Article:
Discriminatory AI and the Law – Legal Standards for Algorithmic Profiling.
Draft Chapter, in: Silja Vöneky, Philipp Kellmeyer, Oliver Müller and Wolfram Burgard (ed.) Responsible AI, Cambridge University Press (Forthcoming)
35 Pages Posted: 8 Jul 2021 Last revised: 17 Aug 2021
Date Written: June 29, 2021
Artificial Intelligence is increasingly used to assess people (profiling) and helps employers to find qualified employees, internet platforms to distribute information or to sell goods, and security authorities to single out suspects. Apart from being more efficient than humans in processing huge amounts of data, intelligent algorithms – which are free of human prejudices and stereotypes – would also prevent discriminatory decisions, or so the story goes. However, many studies show that the use of AI can lead to discriminatory outcomes. From a legal point of view, this raises the question if the law as it stands prohibits objectionable forms of differential treatment and detrimental impact. In the legal literature dealing with automated profiling, some authors have suggested that we need a “right to reasonable inferences”, i.e. a certain methodology for AI algorithms affecting humans. This paper takes up this idea with respect to discriminatory AI and claims that such a right already exists in antidiscrimination law. It argues that the need to justify differential treatment and detrimental impact implies that profiling methods correspond to certain standards. It is now a major challenge for both lawyers as well as data and computer scientist to develop and establish those methodological standards in order to guarantee compliance with antidiscrimination law (and other legal regimes), as the paper outlines.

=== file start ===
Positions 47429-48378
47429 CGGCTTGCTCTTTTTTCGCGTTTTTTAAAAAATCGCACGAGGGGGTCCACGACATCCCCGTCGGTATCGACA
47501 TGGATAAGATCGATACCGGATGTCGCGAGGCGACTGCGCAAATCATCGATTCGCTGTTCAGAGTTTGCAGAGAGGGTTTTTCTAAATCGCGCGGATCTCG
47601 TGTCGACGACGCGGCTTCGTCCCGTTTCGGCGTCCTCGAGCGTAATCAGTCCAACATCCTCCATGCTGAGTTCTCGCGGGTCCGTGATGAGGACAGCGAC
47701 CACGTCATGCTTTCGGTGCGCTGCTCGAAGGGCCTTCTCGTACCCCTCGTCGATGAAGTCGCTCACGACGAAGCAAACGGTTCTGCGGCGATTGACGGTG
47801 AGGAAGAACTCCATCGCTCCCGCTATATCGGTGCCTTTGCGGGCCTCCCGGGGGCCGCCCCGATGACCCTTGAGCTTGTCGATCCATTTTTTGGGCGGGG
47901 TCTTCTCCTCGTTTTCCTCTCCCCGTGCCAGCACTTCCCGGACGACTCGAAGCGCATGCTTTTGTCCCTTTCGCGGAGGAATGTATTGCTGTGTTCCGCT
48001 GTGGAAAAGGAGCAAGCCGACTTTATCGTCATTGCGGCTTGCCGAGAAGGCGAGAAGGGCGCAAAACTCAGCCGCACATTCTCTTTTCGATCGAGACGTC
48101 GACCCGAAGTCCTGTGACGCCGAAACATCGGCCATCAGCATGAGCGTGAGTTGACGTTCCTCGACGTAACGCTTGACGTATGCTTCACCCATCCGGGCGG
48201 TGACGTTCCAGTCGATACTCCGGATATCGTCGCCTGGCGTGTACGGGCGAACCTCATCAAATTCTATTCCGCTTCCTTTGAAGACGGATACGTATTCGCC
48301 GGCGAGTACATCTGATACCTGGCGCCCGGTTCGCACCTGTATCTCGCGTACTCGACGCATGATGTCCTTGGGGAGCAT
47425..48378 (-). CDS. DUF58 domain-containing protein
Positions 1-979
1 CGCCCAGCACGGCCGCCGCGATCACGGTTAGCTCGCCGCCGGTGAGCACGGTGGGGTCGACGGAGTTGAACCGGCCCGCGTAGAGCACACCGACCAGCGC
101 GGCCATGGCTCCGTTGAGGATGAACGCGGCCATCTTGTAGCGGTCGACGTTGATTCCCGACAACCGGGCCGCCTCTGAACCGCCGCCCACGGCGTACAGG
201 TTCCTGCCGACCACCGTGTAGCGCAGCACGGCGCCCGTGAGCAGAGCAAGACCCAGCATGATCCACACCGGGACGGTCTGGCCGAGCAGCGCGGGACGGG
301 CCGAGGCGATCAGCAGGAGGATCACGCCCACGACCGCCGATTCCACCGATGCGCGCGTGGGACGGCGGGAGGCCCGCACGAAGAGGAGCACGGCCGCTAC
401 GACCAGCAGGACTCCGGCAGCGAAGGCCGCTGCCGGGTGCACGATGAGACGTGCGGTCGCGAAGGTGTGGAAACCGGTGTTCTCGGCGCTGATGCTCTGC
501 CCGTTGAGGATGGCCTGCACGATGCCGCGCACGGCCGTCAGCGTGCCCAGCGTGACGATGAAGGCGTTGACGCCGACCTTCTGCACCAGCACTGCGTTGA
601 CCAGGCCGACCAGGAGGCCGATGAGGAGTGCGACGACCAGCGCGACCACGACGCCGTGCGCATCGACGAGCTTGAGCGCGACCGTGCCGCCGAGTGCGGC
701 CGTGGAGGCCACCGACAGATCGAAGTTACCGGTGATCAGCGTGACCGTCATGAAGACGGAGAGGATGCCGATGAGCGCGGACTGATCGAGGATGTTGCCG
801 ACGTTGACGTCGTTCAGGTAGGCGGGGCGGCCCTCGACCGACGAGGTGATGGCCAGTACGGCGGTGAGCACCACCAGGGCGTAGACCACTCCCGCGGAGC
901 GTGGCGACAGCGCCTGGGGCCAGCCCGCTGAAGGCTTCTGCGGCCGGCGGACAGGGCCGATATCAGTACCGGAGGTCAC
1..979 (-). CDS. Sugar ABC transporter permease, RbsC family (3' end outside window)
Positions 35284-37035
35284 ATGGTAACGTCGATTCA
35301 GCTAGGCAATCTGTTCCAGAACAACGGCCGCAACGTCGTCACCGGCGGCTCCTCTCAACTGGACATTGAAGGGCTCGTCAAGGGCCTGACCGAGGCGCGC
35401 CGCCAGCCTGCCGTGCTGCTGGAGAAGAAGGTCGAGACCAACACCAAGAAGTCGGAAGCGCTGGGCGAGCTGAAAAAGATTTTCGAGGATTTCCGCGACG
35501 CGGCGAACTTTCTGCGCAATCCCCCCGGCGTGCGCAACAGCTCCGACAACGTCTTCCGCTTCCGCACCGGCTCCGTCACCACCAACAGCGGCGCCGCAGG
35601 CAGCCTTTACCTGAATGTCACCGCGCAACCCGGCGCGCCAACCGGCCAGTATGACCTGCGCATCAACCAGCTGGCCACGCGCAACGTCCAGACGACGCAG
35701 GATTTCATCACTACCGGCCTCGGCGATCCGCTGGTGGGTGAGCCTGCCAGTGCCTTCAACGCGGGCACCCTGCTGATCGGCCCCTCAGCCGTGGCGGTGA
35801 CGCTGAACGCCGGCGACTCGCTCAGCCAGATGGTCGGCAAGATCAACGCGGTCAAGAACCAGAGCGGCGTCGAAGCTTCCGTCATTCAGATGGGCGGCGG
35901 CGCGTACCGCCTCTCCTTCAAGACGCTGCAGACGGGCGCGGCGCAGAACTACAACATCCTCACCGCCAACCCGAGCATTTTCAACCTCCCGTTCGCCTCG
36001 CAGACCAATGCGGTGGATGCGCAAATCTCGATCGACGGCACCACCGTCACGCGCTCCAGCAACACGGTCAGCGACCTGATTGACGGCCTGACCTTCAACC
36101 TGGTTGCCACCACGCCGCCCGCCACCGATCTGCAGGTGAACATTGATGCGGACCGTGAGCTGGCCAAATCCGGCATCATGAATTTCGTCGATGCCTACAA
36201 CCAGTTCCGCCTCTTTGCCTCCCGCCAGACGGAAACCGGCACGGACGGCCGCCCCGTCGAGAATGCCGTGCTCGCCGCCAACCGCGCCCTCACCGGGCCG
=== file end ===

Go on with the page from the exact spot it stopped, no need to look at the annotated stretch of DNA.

Keywords: Artificial intelligence, algorithm, profiling, discrimination, differential treatment, detrimental impact, bias, automated decision-making, data protection, proportionality, reasonable inference
JEL Classification: K00, K10, K20, K30
Suggested Citation: Suggested Citation